The homosexual character on stage and screen is starting to mature. We see relationships in plays, films, and television becoming de rigueur in general plots; gay-marriage also is simply written in and not a political hot spot. But the biggie is now villains and murders are gay. That’s gotta mean something!

David Beck is the creator of Spring Street – The Webseries, premiering on a mobile device or computer near you this March.  It is the first major project under his company The Great Griffon, which aims to shatter gender and LGBTQ stereotypes.  His new on-stage reading series Seeking the Queer Voice, tells identifiable stories of the human condition. The premiere reading is The Phillie Trilogy, winner of the Scrap Mettle Arts Inaugural Playwrights Program Competition last year, written by celebrated playwright Doug Devita.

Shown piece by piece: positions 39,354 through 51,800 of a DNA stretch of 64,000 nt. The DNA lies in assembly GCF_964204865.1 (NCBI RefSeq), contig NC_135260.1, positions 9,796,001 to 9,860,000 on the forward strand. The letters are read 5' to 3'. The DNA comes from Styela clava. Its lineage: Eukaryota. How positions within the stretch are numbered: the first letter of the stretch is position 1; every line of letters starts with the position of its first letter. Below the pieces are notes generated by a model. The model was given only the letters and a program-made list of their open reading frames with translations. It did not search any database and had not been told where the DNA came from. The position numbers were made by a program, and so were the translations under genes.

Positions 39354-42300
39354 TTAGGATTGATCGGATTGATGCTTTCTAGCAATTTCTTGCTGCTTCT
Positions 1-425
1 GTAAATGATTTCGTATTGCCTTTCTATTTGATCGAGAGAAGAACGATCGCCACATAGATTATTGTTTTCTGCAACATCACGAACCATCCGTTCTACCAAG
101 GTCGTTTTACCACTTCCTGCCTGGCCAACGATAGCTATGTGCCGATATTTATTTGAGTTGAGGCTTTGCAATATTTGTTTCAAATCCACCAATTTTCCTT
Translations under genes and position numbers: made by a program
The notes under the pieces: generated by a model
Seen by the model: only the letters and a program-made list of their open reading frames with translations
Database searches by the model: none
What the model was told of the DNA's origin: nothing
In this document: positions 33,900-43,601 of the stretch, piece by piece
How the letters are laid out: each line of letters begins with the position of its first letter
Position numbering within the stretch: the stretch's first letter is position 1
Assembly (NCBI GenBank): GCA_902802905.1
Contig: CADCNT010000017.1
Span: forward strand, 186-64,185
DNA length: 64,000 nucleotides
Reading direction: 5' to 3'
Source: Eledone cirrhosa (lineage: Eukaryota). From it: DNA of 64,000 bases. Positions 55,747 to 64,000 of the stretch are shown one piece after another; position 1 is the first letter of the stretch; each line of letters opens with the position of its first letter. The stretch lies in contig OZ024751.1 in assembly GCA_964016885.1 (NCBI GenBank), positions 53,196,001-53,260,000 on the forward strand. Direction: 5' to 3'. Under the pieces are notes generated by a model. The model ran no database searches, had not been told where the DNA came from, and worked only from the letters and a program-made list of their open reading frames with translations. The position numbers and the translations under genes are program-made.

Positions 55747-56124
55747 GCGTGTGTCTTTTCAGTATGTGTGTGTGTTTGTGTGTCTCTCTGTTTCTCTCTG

Phillie follows Philip McDougal, through three interconnecting stories … actions of the priests and nuns entrusted with our education; the taunting of schoolmates; parental suspicions; or the realization that a best friend since childhood may not be the person thought to be … we learn of Philip’s journey discovering his sexuality. The Phillie Trilogy by Doug DeVita, directed by James Phillip Gates will be presented at 13th Street Repertory Theater at 8:00 p.m. with an informal meet & greet following the reading. Admission is free but donations are encouraged. RSVP to greatgriffonfilms@gmail.com as space is limited.

Producer and playwright weighed in on what it means to be a gay character today.

DAVID BECK